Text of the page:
Hospitals & Nursing Homes: Old Dangers on the Increase During a Pandemic?

Searcy Denney Scarola Barnhart & Shipley
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Searcy Denney Scarola Barnhart & Shipley

Hospitals in Florida and the rest of the country generally are careful about safety measures, staff-to-patient ratios and infection control. There are specific standards of care they must meet in the communities they serve.

But, enter the world of corporate healthcare and private equity firms. Basic safety equipment is a part of meeting any reasonable standard of care in hospitals and other institutions. That safety equipment and proper levels of patient to staff ratios come at a cost to corporate owners. For example, health care providers have had enough stress heaped upon them by this pandemic, are reporting they are being provided with sub-par personal protective equipment (PPE) and are being told to reuse face masks not intended to for reuse.

“Some Palm Beach County nurses who work for health-care giant Tenet Hospitals start their shift sobbing,” reads an article by The Palm Beach Post titled “Coronavirus Florida: Tenet hospital nurses describe culture of fear.” “They fear for their safety because they lack proper masks, gowns and eye protection as they care for patients infected with this deadly coronavirus strain. They worry about infecting other patients. They worry about bringing it home to their families. Nurses and doctors have looked online for these items only to be rebuffed by hospital administrators who say they must adhere to their established supply chains. Some are threatened with being fired if they bring their own makeshift personal protective equipment – or PPE. Others have simply quit. Health care professionals for Tenet say they are caught in a deadly game of Catch-22: Treat coronavirus patients without proper protective gear or lose their jobs.”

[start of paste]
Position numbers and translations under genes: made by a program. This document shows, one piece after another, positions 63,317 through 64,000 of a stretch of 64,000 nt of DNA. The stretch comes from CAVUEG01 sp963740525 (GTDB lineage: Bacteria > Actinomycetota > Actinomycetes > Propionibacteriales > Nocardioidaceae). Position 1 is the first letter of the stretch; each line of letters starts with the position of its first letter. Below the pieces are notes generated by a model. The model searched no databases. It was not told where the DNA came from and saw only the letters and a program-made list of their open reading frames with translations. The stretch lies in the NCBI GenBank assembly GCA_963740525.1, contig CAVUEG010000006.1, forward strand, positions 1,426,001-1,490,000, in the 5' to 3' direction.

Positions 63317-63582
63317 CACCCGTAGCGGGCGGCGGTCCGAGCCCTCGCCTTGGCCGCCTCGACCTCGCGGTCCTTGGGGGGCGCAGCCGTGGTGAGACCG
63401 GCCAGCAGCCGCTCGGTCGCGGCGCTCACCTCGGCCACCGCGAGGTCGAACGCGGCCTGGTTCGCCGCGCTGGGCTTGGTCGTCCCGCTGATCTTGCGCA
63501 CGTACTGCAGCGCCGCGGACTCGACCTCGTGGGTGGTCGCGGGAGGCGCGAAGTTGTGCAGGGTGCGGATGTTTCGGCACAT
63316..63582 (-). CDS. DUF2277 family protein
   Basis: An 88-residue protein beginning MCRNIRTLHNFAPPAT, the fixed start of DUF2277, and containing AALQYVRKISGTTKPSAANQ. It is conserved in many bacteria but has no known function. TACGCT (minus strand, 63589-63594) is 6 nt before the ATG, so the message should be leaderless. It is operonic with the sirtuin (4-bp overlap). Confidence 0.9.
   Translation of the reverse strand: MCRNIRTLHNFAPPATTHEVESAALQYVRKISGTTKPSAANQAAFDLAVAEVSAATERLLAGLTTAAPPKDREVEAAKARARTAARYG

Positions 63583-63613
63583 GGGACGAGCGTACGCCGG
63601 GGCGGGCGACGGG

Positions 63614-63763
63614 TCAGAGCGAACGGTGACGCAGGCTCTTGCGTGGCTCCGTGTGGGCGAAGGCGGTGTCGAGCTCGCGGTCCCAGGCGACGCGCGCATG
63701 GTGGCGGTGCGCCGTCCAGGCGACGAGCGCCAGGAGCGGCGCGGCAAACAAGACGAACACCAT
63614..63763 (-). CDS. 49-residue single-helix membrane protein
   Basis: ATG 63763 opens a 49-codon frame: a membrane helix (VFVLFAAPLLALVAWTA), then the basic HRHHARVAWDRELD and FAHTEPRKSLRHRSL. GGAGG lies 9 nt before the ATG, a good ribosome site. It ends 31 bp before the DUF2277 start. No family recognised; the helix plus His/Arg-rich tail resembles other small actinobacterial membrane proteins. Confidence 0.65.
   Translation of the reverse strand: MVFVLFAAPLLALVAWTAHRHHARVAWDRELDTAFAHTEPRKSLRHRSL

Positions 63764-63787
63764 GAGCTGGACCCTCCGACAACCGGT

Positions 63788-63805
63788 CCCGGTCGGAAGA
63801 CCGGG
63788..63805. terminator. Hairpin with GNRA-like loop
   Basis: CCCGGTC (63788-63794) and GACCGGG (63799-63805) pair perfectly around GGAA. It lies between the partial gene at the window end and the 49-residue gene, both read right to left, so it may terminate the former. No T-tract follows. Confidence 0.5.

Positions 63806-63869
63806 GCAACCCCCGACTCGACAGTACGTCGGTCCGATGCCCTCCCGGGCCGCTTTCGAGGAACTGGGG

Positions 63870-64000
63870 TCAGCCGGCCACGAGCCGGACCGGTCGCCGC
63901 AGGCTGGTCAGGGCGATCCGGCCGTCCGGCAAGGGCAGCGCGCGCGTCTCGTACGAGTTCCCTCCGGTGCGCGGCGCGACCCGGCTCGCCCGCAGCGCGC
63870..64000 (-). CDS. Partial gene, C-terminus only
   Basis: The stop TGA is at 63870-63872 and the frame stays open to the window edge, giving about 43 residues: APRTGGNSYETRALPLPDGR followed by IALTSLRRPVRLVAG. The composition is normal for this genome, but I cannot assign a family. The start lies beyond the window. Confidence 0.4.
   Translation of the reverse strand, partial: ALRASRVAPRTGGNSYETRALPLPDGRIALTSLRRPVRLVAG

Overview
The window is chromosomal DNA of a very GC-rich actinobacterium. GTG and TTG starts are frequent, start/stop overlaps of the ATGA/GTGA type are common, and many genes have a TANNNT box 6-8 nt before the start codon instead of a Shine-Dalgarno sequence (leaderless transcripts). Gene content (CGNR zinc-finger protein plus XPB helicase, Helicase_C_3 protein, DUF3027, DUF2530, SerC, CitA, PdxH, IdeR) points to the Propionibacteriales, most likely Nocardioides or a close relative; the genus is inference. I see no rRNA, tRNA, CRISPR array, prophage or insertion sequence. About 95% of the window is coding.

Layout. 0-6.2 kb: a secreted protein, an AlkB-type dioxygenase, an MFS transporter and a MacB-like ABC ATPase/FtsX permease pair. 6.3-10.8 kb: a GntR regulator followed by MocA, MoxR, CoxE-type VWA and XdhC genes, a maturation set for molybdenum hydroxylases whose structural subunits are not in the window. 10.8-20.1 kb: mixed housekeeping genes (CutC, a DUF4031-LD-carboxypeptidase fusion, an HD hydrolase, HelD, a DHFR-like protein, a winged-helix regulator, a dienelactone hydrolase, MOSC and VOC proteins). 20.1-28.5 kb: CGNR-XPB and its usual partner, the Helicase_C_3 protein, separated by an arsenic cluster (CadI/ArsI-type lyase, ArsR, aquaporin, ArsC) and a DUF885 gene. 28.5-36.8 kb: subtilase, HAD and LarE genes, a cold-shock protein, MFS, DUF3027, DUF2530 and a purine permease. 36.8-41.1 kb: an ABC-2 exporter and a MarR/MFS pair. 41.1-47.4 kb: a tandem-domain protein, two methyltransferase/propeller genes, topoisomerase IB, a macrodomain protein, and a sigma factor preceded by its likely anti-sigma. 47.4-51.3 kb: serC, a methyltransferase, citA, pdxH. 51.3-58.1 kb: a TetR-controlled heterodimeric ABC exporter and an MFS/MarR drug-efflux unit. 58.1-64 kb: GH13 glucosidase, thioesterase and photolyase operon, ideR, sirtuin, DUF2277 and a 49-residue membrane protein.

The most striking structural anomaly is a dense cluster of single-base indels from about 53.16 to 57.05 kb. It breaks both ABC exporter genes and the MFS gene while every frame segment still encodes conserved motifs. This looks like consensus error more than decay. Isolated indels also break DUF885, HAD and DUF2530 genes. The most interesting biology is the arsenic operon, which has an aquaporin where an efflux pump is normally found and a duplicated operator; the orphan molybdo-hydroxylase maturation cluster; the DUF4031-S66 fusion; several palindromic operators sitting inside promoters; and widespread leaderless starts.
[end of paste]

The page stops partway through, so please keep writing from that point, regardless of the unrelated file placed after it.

Corporate hospitals have found a way to deal with the increased cost burden:

“Of course, hospitals can lower their costs in a lot of ways that make patient care worse. Tenet, for example, furloughed an astonishing 10% of its staff in March and April. It also stopped contributing to 401(k) retirement accounts, rationed PPE (and threatened to fire employees who brought their own), and slashed hours for its nurses. Some nurses were sent home mid-shift, leaving others to watch sections as big as 20 patients. At a Tenet hospital in Massachusetts, nurses filed more than 50 reports over two weeks in April, documenting specific instances of how the downsizing jeopardized patients. One declared she had “[never] been more ashamed to work” somewhere.”  

Many organizations have experienced trouble finding face masks, hand sanitizer and antibacterial wipes – let alone ventilators – but to force frontline workers to make dangerous decisions that could negatively affect their health and the health of those in their care is just plain wrong.

“Tenet says that it is required to use CDC-approved PPE that the company provides,” according to The Post article. “Any donations or procurement of alternate PPE must be routed through the corporation’s national supply chain for vetting. A Tenet FAQ released to medical staff outlined how it is rationing N-95 masks, which are tight-fitting and very efficient at filtration. The masks will be used for three shifts, which for many nurses who work 13-hour shifts, constitute a week of work. But the Joint Commission for Accreditation of Healthcare Organizations, which accredits more than 22,000 U.S. healthcare organizations and programs, said in a statement that hospitals should allow healthcare workers to use whatever is necessary to protect themselves during this pandemic. It said privately owned masks and respirators almost certainly are better than nothing at all.”

Hospitals, though, received some of the first and largest CARES Act bailouts:

  1. Common Spirit Health (Chicago): $713 million
  2. HCA Healthcare (Nashville, Tenn.): $700 million
  3. Tenet Healthcare (Dallas): $517 million
  4. Long Island Jewish Medical Center (New Hyde Park, N.Y.): $278 million